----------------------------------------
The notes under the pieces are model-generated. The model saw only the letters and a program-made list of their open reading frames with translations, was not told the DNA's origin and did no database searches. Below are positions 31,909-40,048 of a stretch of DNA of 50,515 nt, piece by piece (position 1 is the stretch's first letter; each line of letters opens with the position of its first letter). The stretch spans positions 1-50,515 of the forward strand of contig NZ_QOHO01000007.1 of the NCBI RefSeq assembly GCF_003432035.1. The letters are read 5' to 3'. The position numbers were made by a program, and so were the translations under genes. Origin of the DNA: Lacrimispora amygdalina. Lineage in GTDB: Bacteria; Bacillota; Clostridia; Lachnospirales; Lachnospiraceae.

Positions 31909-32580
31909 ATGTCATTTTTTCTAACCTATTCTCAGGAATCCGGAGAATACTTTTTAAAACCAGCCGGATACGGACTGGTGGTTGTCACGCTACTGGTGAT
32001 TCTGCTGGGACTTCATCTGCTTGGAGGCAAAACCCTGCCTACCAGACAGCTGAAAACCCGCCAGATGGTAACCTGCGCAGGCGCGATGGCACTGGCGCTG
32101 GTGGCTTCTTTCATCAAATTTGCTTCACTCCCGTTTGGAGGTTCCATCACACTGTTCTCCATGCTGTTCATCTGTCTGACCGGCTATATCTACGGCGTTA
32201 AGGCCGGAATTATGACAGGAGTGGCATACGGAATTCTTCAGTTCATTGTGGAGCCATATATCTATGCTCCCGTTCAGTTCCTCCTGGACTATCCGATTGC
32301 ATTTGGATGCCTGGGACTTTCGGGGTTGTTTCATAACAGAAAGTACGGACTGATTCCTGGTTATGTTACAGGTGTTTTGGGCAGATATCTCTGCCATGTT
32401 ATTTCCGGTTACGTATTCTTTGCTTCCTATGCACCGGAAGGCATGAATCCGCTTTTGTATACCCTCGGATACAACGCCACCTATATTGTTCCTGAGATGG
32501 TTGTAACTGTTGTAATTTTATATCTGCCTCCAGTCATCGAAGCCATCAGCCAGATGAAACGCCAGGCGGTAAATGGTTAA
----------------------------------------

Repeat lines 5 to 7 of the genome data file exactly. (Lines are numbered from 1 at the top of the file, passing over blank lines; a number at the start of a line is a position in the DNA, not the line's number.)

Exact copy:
32101 GTGGCTTCTTTCATCAAATTTGCTTCACTCCCGTTTGGAGGTTCCATCACACTGTTCTCCATGCTGTTCATCTGTCTGACCGGCTATATCTACGGCGTTA
32201 AGGCCGGAATTATGACAGGAGTGGCATACGGAATTCTTCAGTTCATTGTGGAGCCATATATCTATGCTCCCGTTCAGTTCCTCCTGGACTATCCGATTGC
32301 ATTTGGATGCCTGGGACTTTCGGGGTTGTTTCATAACAGAAAGTACGGACTGATTCCTGGTTATGTTACAGGTGTTTTGGGCAGATATCTCTGCCATGTT